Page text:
Smart Stuff with Twig Walkingstick: Send in the Clown Loaches (for the Week of Aug. 31, 2008)

August 26, 2008

Q. Dear Twig: Erm, what's a clown loach?

 

A.: A freshwater fish from Indonesia that people keep in fish tanks sometimes. The "clown" part of the name comes from the fish's colorful colors. Its body is goldish, orange-ish, yellowish or all three-ish, with three big blackish bands ringed around it. One band looks like a mask on the face. The tail and some of the fins are bright reddish.

So: Clowny, eh? Eh? OK, kind of.

Clowny, too, is how the clown loach sometimes acts in a fish tank. Loaches Online, a Web site packed with loachy goodness, says groups of clown loaches sometimes do "loach-dancing." And sometimes one will fall asleep in a funny way or place, like floating upside down. "Hello, Polly Clown Loach! This is your nine o'clock alarm call! [tap tap tap ...]"

They're not a good fish for beginners, however. They need a big tank. They do best with other clown loaches. And they might start small, an inch or two long, but some get as big as a shoe. Woo! Maybe even a clown shoe! Yes.

Chromobotiacally,

Twig

P.S. Like fish? Learn more in Ohio 4-H's "Fishy Science" project. Call your county 4-H office.

Notes:

Get details on the Fishy Science project book, which is best for teachers and 4-H advisors who work with children in grades 3-5, at http://estore.osu-extension.org/productdetails.cfm?PC=2121.

Find Loaches Online at http://www.loaches.com/. "(Clown loaches) are regarded as a poor choice for the beginner aquarist despite their wide availability in fish shops," the Web site notes.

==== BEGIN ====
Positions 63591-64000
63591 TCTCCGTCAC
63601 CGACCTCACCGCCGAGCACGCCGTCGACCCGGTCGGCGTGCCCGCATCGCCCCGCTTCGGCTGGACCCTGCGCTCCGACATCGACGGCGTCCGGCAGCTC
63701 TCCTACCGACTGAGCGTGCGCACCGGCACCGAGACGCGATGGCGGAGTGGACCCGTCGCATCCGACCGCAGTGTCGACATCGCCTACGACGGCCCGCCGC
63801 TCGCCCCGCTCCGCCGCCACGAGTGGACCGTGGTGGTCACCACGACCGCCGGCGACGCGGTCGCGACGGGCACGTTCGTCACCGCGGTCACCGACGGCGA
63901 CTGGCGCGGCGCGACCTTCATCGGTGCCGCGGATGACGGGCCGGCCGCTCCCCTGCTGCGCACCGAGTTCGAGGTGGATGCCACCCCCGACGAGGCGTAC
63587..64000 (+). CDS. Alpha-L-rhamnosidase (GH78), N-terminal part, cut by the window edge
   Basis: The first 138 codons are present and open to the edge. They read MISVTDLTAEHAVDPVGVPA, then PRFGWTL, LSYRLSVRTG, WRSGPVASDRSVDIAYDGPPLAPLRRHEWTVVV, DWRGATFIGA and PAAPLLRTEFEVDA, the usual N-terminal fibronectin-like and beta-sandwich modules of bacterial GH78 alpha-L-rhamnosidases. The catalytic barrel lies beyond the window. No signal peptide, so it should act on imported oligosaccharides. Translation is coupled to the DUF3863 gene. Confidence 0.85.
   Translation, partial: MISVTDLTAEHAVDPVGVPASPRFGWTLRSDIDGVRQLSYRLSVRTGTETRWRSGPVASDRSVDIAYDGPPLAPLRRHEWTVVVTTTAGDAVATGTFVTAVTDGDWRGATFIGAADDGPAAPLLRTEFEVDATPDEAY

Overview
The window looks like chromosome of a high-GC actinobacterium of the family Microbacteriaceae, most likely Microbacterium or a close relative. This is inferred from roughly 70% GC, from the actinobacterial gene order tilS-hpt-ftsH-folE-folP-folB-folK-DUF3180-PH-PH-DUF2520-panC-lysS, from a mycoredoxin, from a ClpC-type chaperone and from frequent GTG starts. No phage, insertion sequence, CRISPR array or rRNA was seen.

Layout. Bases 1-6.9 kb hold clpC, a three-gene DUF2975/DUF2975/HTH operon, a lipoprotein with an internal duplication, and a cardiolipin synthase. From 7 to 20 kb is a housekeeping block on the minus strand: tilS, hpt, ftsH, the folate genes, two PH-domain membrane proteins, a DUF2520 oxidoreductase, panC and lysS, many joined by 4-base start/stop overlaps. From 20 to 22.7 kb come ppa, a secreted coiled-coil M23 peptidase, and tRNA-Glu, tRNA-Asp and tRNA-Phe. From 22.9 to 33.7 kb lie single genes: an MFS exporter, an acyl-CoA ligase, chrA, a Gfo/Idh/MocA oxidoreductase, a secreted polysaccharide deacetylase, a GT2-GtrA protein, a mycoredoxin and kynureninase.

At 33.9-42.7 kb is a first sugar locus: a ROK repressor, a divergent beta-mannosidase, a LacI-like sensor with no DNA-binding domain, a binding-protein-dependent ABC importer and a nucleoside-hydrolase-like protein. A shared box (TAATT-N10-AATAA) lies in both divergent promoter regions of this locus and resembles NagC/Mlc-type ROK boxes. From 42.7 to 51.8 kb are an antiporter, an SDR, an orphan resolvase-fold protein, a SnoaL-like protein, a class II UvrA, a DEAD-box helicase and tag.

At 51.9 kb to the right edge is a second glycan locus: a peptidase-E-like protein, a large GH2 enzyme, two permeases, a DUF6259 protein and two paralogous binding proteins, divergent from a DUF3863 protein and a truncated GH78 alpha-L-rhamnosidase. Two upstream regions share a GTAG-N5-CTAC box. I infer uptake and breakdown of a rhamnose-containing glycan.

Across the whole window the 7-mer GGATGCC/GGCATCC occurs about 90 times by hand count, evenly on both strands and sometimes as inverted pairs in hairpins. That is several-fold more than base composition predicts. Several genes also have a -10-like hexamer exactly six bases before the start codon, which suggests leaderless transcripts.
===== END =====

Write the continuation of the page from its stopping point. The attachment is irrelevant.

"Chromobotia" is the clown loach's genus; it means "color warrior."

A clown loach can make its bright colors look washed out, and can do it quickly. Loaches Online calls this "graying out." It happens during squabbles and is normal.

"Loach" comes from the Middle English (14th century) word loche, which in turn comes from laukka, a word from Old French, Late Latin or both that means "fish" or "slug" though in this case the first one.

Further clown notes: Clown loaches have barbels, whiskery doodads for feeling things, around their mouths. They also have tiny spines below their eyes. Scientists call these suboccular spines. The spines, used for defense, aren't venomous.

Other loaches, all of them also with excellent names, include the skunk loach, the kuhli loach, the zebra loach, the yoyo loach. Say that last one five times fast. Exxxcellent …

Props to Satchel Pooch.

About This:

"Smart Stuff with Twig Walkingstick," published by The Ohio State University College of Food, Agricultural, and Environmental Sciences — specifically, by the Ohio Agricultural Research and Development Center (OARDC) and Ohio State University Extension, the research and outreach arms, respectively, of the College — is a weekly feature for children about science, nature, farming and the environment. It's written at, to and for a 4th-grade reading level.

For details, to ask Twig a question, and/or to receive the column free by mail or e-mail, contact Kurt Knebusch, CommTech, OSU/OARDC,1680 Madison Ave., Wooster, OH 44691, knebusch.1@osu.edu, (330) 263-3776.

Online at http://extension.osu.edu/~news/archive.php?series=science.

Author(s): 
Kurt Knebusch